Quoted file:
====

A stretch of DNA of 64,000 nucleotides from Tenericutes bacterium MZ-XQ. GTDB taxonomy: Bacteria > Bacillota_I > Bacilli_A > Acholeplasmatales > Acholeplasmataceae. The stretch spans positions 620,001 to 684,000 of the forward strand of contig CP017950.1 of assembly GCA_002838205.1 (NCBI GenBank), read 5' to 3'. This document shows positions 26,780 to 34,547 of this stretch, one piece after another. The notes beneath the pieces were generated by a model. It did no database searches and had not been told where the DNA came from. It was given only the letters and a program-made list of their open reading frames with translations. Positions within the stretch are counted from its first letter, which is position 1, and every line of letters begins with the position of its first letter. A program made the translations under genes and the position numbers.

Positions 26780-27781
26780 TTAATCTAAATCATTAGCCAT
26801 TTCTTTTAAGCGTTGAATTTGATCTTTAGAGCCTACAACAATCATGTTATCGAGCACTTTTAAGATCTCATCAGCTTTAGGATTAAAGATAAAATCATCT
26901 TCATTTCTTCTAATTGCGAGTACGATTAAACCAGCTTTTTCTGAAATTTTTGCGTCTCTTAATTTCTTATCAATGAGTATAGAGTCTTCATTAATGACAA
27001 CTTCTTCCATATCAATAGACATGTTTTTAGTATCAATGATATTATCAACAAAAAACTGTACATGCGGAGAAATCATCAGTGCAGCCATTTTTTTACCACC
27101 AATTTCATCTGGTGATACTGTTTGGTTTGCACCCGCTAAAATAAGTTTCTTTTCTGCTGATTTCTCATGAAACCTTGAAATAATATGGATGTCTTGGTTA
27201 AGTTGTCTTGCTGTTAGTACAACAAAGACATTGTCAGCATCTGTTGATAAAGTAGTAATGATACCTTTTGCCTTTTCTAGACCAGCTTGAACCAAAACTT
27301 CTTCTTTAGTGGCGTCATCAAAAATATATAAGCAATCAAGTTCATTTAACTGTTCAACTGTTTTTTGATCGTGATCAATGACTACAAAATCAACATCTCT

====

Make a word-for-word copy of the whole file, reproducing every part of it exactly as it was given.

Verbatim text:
A stretch of DNA of 64,000 nucleotides from Tenericutes bacterium MZ-XQ. GTDB taxonomy: Bacteria > Bacillota_I > Bacilli_A > Acholeplasmatales > Acholeplasmataceae. The stretch spans positions 620,001 to 684,000 of the forward strand of contig CP017950.1 of assembly GCA_002838205.1 (NCBI GenBank), read 5' to 3'. This document shows positions 26,780 to 34,547 of this stretch, one piece after another. The notes beneath the pieces were generated by a model. It did no database searches and had not been told where the DNA came from. It was given only the letters and a program-made list of their open reading frames with translations. Positions within the stretch are counted from its first letter, which is position 1, and every line of letters begins with the position of its first letter. A program made the translations under genes and the position numbers.

Positions 26780-27781
26780 TTAATCTAAATCATTAGCCAT
26801 TTCTTTTAAGCGTTGAATTTGATCTTTAGAGCCTACAACAATCATGTTATCGAGCACTTTTAAGATCTCATCAGCTTTAGGATTAAAGATAAAATCATCT
26901 TCATTTCTTCTAATTGCGAGTACGATTAAACCAGCTTTTTCTGAAATTTTTGCGTCTCTTAATTTCTTATCAATGAGTATAGAGTCTTCATTAATGACAA
27001 CTTCTTCCATATCAATAGACATGTTTTTAGTATCAATGATATTATCAACAAAAAACTGTACATGCGGAGAAATCATCAGTGCAGCCATTTTTTTACCACC
27101 AATTTCATCTGGTGATACTGTTTGGTTTGCACCCGCTAAAATAAGTTTCTTTTCTGCTGATTTCTCATGAAACCTTGAAATAATATGGATGTCTTGGTTA
27201 AGTTGTCTTGCTGTTAGTACAACAAAGACATTGTCAGCATCTGTTGATAAAGTAGTAATGATACCTTTTGCCTTTTCTAGACCAGCTTGAACCAAAACTT
27301 CTTCTTTAGTGGCGTCATCAAAAATATATAAGCAATCAAGTTCATTTAACTGTTCAACTGTTTTTTGATCGTGATCAATGACTACAAAATCAACATCTCT